Insight: Death Grips is the experimental change you need in your music library

'What frustrates me is the typical reaction I receive from people who don't listen to Death Grips — shock followed by disgust. How could music I find so cathartic be so polarizing?'

Have you heard of Death Grips?

If yes, then you're probably already familiar with their disgustingly abrasive brand of hip-hop, punk, industrial and noise music — not to mention their particularly rabid fanbase the band is notorious for messing with. 

Maybe you've read about Robert Pattinson playing guitar on one of their most idiosyncratic compositions, "Birds." You might've heard a Death Grips song playing in a "Bojack Horseman" episode. Perhaps your goth girlfriend told you about Death Grips' occult references to numerology

Or maybe you've heard none of these things. 

After you finish reading, I hope you'll check out some of their songs and maybe gain a stronger appreciation for experimental art outside the realm of mainstream music. You might even be persuaded to bump "The Money Store" full blast on your daily commute.

Death Grips is an experimental hip-hop band consisting of rapper and songwriter Stefan Burnett (also known as MC Ride), drummer Zach Hill and producer Andy Morin.

A month after releasing a self-titled debut EP in March 2011, the group dropped "Exmilitary," an unapologetically bestial mixtape that received critical acclaim and cemented their place in the early 2010s underground hip-hop scene.

Death Grips has released six studio albums and four EP's so far. Each release has often been accompanied by some sort of controversy, like when the band leaked "No Love Deep Web"early against its label's wishes, causing them to get cut from their recording contract.

I was introduced to the group back in high school. As an uncultured 17-year-old white boy, I hadn't experimented much with my music taste until I met my friend Jude.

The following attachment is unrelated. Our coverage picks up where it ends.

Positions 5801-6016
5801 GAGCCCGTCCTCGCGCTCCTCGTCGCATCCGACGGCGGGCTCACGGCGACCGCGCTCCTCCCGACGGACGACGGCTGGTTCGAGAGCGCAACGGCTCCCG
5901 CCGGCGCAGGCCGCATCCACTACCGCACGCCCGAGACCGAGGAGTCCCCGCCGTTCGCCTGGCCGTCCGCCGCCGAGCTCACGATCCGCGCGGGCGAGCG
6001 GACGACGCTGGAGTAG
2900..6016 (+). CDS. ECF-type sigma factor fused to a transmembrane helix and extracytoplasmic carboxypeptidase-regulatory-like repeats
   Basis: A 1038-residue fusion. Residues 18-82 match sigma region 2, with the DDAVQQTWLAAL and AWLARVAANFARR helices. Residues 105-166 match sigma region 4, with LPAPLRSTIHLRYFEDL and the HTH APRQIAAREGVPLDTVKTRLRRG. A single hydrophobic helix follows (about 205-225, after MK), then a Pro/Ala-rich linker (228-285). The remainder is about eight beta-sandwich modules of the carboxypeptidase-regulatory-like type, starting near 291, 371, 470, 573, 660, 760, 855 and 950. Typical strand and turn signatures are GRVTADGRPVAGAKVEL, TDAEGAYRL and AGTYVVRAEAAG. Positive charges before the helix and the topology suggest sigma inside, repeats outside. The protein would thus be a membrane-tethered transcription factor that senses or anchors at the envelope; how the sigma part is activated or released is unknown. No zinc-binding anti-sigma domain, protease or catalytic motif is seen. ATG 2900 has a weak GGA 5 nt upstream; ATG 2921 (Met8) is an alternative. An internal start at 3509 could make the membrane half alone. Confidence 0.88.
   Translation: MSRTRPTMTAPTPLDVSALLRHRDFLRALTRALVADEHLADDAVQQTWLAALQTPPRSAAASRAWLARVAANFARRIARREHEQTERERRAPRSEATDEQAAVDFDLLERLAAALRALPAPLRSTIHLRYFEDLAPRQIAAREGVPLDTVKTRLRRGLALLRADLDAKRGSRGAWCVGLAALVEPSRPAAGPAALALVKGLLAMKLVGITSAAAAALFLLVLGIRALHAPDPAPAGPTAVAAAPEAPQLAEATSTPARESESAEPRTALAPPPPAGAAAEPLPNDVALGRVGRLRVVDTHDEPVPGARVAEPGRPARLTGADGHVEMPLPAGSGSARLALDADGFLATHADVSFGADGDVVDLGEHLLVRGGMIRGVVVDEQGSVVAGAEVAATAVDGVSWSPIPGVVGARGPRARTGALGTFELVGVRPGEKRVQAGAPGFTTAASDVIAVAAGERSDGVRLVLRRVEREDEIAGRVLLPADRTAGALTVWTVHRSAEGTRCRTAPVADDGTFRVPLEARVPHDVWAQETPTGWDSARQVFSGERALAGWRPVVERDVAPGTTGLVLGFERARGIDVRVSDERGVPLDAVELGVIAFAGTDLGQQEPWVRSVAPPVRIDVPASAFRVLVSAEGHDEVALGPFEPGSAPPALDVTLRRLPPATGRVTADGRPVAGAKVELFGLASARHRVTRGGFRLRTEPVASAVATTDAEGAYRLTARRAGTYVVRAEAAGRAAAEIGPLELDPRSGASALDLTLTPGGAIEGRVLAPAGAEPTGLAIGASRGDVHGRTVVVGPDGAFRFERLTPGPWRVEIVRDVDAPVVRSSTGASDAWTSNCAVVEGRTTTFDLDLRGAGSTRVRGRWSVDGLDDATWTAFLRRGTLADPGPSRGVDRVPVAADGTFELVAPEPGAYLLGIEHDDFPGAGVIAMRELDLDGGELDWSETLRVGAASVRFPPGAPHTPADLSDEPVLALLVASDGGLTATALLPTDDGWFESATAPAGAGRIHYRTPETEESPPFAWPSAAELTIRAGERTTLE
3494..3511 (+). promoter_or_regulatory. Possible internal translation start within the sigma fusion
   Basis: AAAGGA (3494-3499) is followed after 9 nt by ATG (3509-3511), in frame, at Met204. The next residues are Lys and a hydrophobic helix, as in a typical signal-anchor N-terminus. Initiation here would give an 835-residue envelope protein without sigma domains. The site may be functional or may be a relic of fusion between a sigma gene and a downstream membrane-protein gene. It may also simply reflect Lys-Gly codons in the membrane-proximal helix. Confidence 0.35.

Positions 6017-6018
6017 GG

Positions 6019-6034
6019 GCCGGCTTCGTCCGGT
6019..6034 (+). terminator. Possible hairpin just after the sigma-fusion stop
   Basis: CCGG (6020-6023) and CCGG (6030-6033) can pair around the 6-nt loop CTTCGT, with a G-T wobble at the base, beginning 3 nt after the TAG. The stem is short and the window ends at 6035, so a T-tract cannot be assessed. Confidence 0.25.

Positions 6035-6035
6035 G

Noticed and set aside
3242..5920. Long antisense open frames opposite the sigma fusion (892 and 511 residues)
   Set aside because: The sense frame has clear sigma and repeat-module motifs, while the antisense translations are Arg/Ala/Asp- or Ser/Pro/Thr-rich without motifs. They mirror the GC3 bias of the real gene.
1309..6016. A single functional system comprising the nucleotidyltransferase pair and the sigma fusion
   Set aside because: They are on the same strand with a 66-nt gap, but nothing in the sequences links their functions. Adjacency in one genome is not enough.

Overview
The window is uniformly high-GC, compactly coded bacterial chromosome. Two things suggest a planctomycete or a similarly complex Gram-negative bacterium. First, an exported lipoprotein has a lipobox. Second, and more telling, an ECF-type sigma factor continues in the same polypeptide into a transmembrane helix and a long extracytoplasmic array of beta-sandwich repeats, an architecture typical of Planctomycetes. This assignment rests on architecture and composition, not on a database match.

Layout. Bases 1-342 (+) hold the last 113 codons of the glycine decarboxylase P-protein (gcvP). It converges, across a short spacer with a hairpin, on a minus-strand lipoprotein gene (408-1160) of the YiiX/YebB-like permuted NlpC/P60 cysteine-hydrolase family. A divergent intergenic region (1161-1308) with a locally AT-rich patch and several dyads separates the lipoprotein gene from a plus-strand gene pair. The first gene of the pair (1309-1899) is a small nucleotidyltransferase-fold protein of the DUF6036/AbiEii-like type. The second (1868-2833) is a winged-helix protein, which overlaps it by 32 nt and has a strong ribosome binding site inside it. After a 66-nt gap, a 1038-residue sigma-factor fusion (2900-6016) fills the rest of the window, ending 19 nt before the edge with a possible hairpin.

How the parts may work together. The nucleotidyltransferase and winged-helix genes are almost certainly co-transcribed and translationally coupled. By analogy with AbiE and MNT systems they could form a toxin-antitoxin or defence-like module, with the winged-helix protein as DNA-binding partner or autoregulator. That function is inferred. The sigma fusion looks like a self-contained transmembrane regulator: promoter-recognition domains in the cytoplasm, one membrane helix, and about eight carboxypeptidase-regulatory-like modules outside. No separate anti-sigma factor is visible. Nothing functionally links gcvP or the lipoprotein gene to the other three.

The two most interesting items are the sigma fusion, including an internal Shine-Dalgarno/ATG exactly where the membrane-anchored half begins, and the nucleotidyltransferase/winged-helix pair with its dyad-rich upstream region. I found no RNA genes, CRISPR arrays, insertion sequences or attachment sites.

"Have you heard of Death Grips?" he asked. 

I replied no. So, he played "Giving Bad People Good Ideas."

My ears were instantly struck with a blitzkrieg of earsplitting noise. The same chord played over and over again, incessantly speeding up toward the end of the bar like an adrenaline rush. Suddenly the drowned-out vocals of MC Ride invaded my mind, screaming aggressive babble in a devilish stream of consciousness.

I didn't know how to react so I sat there, mouth agape. 

Part of me felt an overwhelming urge to mosh and scream. Part of me wondered if this could even be considered "music."

And yet I desired to hear more.

I was a privileged high school junior who recently discovered Tame Impala and Mac DeMarco. Death Grips' unwarranted abrasiveness, lack of approachability, and esoteric lyricism intimidated me. Like many other fans, the music would be an acquired taste that'd take a few more years to fully digest and appreciate.

Death Grips is no run-of-the-mill act hellbent on generating capital. Each song they produce is truly unique, varying widely in its composition of electronic melodies and vocal intonations. 

Despite each album presenting its own particular theme and sound, they all maintain a near-perfect level of cohesion that's bolstered by the overarching motif of macabre nihilism.

What frustrates me is the typical reaction I receive from people who don't listen to Death Grips — shock followed by disgust. How could music I find so cathartic be so polarizing?

The band's brutality is why I like it. Living in a money-obsessed society where both material and spiritual needs of the masses are not met sucks. Factor in a mishandled pandemic, unresolved institutional racism and all-powerful corporations controlling information we're exposed to — and our existence soon becomes an exhausting spiral.

Death Grips understands this. Their music perfectly embodies these universal frustrations, providing an outlet of pure anarchistic energy we can all mosh to. 

MC Ride is our Information Age muse, and his spasms of anger and moral decay are ultimately a reflection of society and ourselves.

Those who don't recognize this value will continue being complacent in their auditory comfort zone. It's unfortunate they'd prefer to avoid music that could broaden their worldview, as close-mindedness ultimately might lead one to disregard important life experiences and knowledge.

Just because Death Grips might sound like cacophonous absurdity to you doesn't mean that it's objectively cacophonous absurdity. And even if it is, might you consider why the music sounds that way? 

Too often people are wary of expanding their sonic horizons because the music might not be immediately gratifying to their ear. Yet, this still doesn't give us permission to idly ignore the artistic value of such expressions, however experimental they may be.

Do yourself a favor and listen to Death Grips. Whether you yearn to expand your musical palette, are bored with existence, or just plain angry at the world, anyone can find value in their music.

And you won't be alone because I'll be listening too.


Reach the reporter at dgrossm2@asu.edu and follow @grossmantweet on Twitter. 

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